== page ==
An effect size (ES) is a standard metric that summarizes the degree to which a program or policy affects a measured outcome. If the effect size is positive, the outcome increases. If the effect size is negative, the outcome decreases. See Estimating Program Effects Using Effect Sizes for additional information.

Adjusted effect sizes are used to calculate the benefits from our benefit cost model. WSIPP may adjust effect sizes based on methodological characteristics of the study. For example, we may adjust effect sizes when a study has a weak research design or when the program developer is involved in the research. The magnitude of these adjustments varies depending on the topic area.

WSIPP may also adjust the second ES measurement. Research shows the magnitude of some effect sizes decrease over time. For those effect sizes, we estimate outcome-based adjustments which we apply between the first time ES is estimated and the second time ES is estimated. We also report the unadjusted effect size to show the effect sizes before any adjustments have been made. More details about these adjustments can be found in our Technical Documentation.

Meta-Analysis of Program Effects
Outcomes measured Treatment age Primary or secondary participant No. of effect sizes Treatment N Adjusted effect sizes(ES) and standard errors(SE) used in the benefit - cost analysis Unadjusted effect size (random effects model)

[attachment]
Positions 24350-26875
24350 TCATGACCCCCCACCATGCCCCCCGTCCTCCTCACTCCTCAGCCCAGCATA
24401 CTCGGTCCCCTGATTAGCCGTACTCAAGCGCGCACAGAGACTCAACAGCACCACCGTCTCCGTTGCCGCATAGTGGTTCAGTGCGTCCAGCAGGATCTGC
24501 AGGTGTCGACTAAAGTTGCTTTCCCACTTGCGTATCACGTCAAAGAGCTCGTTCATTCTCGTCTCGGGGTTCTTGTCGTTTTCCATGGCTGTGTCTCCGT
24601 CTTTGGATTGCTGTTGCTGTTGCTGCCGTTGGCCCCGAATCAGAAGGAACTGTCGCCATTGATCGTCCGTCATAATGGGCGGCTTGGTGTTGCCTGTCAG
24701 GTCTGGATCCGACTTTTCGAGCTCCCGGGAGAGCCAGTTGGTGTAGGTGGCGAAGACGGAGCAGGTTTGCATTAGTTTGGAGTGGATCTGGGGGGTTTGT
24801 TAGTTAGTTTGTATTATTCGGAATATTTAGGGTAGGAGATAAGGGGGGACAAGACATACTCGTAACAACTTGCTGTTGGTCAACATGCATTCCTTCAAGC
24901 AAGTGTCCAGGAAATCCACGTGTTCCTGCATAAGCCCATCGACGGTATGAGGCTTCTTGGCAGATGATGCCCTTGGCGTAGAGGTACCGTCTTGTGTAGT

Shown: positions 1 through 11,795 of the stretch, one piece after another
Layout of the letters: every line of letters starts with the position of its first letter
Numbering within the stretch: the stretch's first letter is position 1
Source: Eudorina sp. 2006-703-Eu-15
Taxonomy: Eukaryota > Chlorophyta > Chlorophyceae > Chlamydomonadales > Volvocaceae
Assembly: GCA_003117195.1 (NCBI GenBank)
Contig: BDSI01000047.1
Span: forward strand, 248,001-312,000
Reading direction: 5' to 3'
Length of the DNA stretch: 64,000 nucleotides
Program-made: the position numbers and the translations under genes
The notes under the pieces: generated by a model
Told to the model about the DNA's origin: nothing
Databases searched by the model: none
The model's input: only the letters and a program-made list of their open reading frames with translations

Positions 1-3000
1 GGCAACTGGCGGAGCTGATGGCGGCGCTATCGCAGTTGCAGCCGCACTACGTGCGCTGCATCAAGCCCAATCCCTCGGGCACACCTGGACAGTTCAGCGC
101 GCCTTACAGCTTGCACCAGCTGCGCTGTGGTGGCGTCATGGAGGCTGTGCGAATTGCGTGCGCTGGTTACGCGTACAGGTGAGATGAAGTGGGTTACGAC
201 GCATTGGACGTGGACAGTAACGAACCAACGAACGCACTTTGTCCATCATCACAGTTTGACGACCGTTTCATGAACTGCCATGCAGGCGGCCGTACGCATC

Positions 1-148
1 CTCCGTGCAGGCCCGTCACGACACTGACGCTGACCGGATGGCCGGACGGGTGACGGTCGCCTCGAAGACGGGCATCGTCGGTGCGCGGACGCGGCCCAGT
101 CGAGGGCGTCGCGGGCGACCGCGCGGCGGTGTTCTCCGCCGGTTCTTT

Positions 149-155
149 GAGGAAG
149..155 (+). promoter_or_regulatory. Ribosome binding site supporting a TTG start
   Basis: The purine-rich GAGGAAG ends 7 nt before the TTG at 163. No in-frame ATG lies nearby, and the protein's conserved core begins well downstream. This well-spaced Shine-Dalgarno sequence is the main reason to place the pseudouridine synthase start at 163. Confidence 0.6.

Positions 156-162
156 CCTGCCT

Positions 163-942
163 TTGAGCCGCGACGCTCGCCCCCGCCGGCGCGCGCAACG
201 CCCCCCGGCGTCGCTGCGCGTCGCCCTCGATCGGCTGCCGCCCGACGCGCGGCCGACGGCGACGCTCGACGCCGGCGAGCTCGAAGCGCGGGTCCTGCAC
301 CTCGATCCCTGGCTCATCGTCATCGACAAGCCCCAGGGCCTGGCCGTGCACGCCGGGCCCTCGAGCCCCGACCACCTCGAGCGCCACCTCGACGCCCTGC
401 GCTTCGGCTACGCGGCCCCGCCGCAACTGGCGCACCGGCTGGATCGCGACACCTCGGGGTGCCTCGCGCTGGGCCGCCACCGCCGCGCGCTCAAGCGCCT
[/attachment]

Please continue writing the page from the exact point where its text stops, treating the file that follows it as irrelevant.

First time ES is estimated Second time ES is estimated
ES SE Age ES SE Age ES p-value
26 Primary 16 2370 -0.228 0.079 26 n/a n/a n/a -0.228 0.004
26 Primary 6 895 -0.043 0.074 26 -0.043 0.074 36 -0.043 0.559
26 Primary 3 793 -0.088 0.066 26 0.000 0.000 27 -0.088 0.183
1 Secondary 3 793 -0.088 0.066 1 0.000 0.000 2 -0.088 0.183
1In addition to the outcomes measured in the meta-analysis table, WSIPP measures benefits and costs estimated from other outcomes associated with those reported in the evaluation literature. For example, empirical research demonstrates that high school graduation leads to reduced crime. These associated measures provide a more complete picture of the detailed costs and benefits of the program.

2“Others” includes benefits to people other than taxpayers and participants. Depending on the program, it could include reductions in crime victimization, the economic benefits from a more educated workforce, and the benefits from employer-paid health insurance.